A brother and sister who both serve in the U.S. Navy and have been separated for the past 30 years were finally reunited.
In an emotional reunion, long lost siblings Cmdr. Cindy Murray and Chief Aviation Ordnanceman Robert Williamson came together at Naval Medical Center San Diego (NMCSD) on Friday.
The siblings, originally from Denver, lost contact in the late 1970s after their parents split up and went in opposite directions. Williamson, about 6 years old at the time, remained with their father in Denver. Murray, about 14 at the time, moved away, losing touch with both her father and little brother.
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The brother and sister lost all contact and for the next 30 years searched high and low for one another.
Little did the siblings know that they had both enlisted in the U.S. Navy and were serving in the same state, less than 320 miles away from each other.
Murray, a senior nursing officer, is assigned to NMCSD's Military Health Center. Williamson is assigned to Strike Fighter Squadron (VFA) 122 at Naval Air Station Lemoore, Calif.
Finally, on Friday, the siblings got the reunion they had long been dreaming about.
As Williamson and Murray reunited, Williamson greeted his sister with a Navy salute fit for a commander followed by a long, heartfelt hug.
“It’s my brother!” Murray screamed through tears.
The pair were speechless as they embraced. They then walked hand-in-hand, both visibly overcome by emotions.
Murray said she and her brother had tried for so long to find each other but, despite technology and social media, the pair just couldn’t connect.
“I tried looking on Facebook, but there are a million Robert Williamsons. There are a million Bobby Williamsons. Without pictures, I wouldn’t have known what he looked like anyway,” said Murray.
After their parents separated Murray took her mother’s maiden name – a reason why it was difficult for Williamson to also find Murray.
About two months ago Murray called her father, whom she hadn’t spoken to in decades, and he told her that her brother was a chief in the Navy.
Murray gave her brother’s name and information to her leading chief petty officer (LCPO), Chief Petty Officer Hospital Corpsman Jeremy Simon, and he made the siblings’ connection possible.
“I got my chief and said, ‘Find his name, this is my brother!’ said Murray.
Within 15 minutes, the two were connected on the phone.
Williamson said the phone call from Murray’s LCPO came as a complete shock.
“He said, ‘Well, I’m pretty sure my boss is your sister. Do you have a sister named Cindy?’ I went silent and said, ‘Yes, I do,’” he recalled.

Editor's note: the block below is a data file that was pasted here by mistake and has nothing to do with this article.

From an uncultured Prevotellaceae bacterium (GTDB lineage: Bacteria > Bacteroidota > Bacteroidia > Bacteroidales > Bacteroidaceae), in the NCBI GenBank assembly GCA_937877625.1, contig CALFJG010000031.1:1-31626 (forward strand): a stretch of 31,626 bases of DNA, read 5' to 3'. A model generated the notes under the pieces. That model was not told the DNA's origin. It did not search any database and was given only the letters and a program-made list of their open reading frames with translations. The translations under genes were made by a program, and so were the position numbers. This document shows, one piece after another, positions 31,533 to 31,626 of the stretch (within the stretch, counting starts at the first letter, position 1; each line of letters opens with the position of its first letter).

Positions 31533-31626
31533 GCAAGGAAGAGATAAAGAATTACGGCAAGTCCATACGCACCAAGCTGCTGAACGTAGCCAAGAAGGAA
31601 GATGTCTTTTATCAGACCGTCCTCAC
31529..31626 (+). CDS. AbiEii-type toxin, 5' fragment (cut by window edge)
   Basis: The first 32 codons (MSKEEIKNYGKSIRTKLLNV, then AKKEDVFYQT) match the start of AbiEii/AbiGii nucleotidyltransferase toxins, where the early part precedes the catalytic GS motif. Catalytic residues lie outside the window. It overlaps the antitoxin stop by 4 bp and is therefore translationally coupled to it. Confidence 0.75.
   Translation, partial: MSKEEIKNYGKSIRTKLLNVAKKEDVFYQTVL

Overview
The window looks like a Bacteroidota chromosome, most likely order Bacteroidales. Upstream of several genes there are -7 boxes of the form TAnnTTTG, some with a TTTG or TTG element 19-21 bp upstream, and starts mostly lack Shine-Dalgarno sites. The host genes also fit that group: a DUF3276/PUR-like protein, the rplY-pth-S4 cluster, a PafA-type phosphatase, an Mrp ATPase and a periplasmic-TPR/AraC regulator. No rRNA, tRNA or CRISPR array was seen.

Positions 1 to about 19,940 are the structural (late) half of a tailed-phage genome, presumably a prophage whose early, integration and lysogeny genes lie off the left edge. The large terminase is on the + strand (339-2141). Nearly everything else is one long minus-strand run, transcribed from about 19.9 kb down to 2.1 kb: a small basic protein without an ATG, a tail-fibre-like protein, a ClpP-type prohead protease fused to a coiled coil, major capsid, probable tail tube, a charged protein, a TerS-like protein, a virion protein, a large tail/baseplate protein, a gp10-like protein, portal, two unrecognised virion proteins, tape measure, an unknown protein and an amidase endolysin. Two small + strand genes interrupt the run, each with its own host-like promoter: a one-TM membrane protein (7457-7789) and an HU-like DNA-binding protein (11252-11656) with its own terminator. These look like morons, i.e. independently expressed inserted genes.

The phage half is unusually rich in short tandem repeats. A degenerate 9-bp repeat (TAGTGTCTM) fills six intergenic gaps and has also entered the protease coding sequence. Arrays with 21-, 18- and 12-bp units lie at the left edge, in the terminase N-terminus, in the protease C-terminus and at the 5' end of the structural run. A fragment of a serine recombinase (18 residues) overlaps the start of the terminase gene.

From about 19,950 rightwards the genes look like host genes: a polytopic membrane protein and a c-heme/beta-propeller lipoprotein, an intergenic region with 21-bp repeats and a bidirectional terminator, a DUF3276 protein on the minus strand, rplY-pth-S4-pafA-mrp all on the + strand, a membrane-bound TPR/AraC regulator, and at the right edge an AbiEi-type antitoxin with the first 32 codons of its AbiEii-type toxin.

“That first call we both cried,” said Murray. “I still cry. I still look at pictures and get really emotional.”
“He was like my live doll,” Murray said, remembering her childhood with her brother. “I would cook in my Easy-Bake-Oven for him. I remember holding him in my arms when he was just a tiny baby.”
After that first phone call two months ago, the brother and sister have called each other frequently, catching up on decades of lost time.
With each phone call, the two learn more about each other and the similarities in their lives.
For instance, they both have more than 20 years in the service.
They also have a few other, smaller things in common.
"We both love Goldfish crackers and we both love the same types of TV shows," said Murray.
Following Friday's reunion, Williamson said he and his wife planned to spend the weekend in San Diego with his sister.
Moving forward, the siblings plan to see each other as much as possible.
They plan on spending the holidays together this year, possibly taking a family vacation to Cabo San Lucas.
The siblings said they’re thankful to Simon and the Navy for being the conduit to find each other.
Simon said his role in making the long-awaited reunion possible was one of the “proudest moments” of his career.
"Our Navy is awesome and to find out that they are both serving does not surprise me. There is a bond among siblings and where one is serving you can usually find another," Simon said.
Williamson said he’ll forever be grateful for his sister’s determination to find him.
“The main thing is to never give up,” said Williamson. “Multiple times she looked and looked and one little phone call ended 30 years of no contact. Amazing. Outstanding.”